The US-WTO relationship remains flimsy

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Hi from Washington, which is winding down for the Thanksgiving holiday later this week. It has been brought to my attention that American folk like to eat marshmallows on sweet potatoes for this vacation, which sounds a bit much.

In other news, our note today looks a little ahead to next week’s World Trade Organization ministerial, and wonders whether the US really cares about what happens in Geneva.

We want to hear from you. Send any thoughts to or email me at

Tai remains tight-lipped on all things WTO

Bob Lighthizer, former president Donald Trump’s trade chief, often called the WTO a “failed organisation”. Speaking to the Financial Times in January of this year, he suggested the body was full of “professional bureaucrats” putting emphasis on the “bureaucratic stuff they do”. And moreover, he said, the WTO just had so many members and they all blocked and got blocked.

Fast forward to November. Lighthizer has been replaced with Katherine Tai, and we now approach the 2021 WTO ministerial. The question is: does Tai think any differently?

Sure, she has a different way of speaking. In a roundtable with reporters a couple of weeks ago, she seemed to light up and express quite real enthusiasm for reforming the beleaguered and much-bashed multilateral body. Her “vision”, she said, was that “WTO members come to Geneva or wherever it is that they might convene and bring their honest selves”. Members should be “prepared to fight for the vision of the WTO that you want”.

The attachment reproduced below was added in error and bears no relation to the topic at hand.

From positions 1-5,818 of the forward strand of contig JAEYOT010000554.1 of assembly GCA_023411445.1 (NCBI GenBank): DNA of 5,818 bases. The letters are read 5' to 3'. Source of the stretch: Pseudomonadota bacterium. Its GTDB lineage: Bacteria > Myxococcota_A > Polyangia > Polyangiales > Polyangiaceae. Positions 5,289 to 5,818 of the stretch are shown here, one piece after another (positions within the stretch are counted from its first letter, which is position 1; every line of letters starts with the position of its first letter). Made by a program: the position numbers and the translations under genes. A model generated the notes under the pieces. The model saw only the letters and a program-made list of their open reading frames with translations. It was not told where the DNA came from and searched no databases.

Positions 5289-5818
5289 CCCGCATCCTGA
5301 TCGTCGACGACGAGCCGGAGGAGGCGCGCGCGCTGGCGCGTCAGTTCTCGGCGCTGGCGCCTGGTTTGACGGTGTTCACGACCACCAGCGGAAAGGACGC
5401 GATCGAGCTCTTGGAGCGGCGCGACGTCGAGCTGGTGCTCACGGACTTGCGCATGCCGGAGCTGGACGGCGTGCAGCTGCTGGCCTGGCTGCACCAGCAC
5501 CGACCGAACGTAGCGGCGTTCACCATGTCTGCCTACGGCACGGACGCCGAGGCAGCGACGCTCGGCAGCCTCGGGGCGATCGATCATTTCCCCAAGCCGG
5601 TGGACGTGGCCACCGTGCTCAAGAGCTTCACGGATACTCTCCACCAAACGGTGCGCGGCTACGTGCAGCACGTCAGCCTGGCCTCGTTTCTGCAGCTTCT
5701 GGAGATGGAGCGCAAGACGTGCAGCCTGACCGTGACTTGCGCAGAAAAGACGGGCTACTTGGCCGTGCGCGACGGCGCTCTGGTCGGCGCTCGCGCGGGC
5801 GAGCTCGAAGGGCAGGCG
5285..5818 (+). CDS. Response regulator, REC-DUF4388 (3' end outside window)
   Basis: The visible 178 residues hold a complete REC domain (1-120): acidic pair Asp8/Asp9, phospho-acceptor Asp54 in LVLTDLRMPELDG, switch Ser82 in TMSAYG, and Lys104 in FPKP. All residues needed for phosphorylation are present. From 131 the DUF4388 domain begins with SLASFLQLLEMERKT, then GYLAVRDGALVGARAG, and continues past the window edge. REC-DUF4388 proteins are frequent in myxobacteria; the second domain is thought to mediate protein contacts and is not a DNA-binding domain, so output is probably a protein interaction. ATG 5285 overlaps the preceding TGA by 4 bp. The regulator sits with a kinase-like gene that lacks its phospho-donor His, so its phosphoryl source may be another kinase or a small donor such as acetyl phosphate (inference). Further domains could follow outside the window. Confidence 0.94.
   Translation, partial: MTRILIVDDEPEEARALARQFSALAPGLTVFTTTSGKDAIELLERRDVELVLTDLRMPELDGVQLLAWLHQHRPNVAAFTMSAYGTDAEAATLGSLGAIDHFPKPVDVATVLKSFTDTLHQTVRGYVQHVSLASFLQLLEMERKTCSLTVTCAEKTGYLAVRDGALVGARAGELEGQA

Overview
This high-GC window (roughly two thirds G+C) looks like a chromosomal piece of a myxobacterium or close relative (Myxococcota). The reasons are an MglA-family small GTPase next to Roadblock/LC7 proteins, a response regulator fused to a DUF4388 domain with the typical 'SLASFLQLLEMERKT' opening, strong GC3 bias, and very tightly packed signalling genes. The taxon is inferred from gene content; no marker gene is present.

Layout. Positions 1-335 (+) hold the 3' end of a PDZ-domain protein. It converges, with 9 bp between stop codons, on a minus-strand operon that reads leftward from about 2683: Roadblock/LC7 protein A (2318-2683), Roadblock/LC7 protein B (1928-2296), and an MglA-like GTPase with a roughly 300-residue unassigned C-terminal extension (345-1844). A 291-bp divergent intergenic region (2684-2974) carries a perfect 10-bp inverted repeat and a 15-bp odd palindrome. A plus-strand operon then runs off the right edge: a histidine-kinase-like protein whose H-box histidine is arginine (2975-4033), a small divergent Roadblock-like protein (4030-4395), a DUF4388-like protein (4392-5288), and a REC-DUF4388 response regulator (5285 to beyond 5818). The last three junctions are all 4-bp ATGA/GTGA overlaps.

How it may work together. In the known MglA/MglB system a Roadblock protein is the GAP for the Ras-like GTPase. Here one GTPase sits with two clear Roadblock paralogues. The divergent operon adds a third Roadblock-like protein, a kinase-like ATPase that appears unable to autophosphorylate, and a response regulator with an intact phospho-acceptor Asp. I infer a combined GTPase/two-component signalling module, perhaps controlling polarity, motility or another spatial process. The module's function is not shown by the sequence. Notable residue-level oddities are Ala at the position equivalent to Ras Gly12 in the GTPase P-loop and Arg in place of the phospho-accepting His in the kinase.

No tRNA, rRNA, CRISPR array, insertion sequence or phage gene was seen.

“Just restoring the WTO to where it was four years ago, five years ago,” she added, “is not actually going to bring back the energy that we need, frankly, for a world economy that is changing very quickly and that is moving further and further away from the point and the reality of where the WTO started.”

But has the US actually itself proposed anything practical that could spur such change? The answer seems to be no.

One of the big problems with the WTO’s relationship with the US pre-Biden had to do with the appellate body, which is meant to resolve disputes between members. The US effectively hamstrung it by blocking new appointments to it, because it didn’t like what it saw as judicial over-reach. A week before the critical ministerial, we still have no idea what Tai thinks a reformed appellate body could look like.

Here’s the thing. Sitting here in Washington, the WTO does not seem like a big agenda item. While it continues its decades-old argument over fishing subsidies, Washington is transfixed with the idea that China is subsidising its steel and dumping it across Europe and the US, that it’s winning the race to manufacture the world’s most advanced chips, and that it’s already well ahead in locking up the minerals and rare earths needed for the energy transition. Now, as it tries to recover from the pandemic by injecting vast amounts of cash into the domestic economy, economic policymakers are also trying to figure out how to catch up with China and make sure the US can always access medicines, chips, minerals to make batteries, and so on.

It’s also doing things such as upsetting allies (namely Mexico and Canada) by threatening to subvert the terms of recently inked deals by offering tax credits to people for EVs.

The antiquated consensus-based negotiating procedures of Geneva seem a world away from current US preoccupations.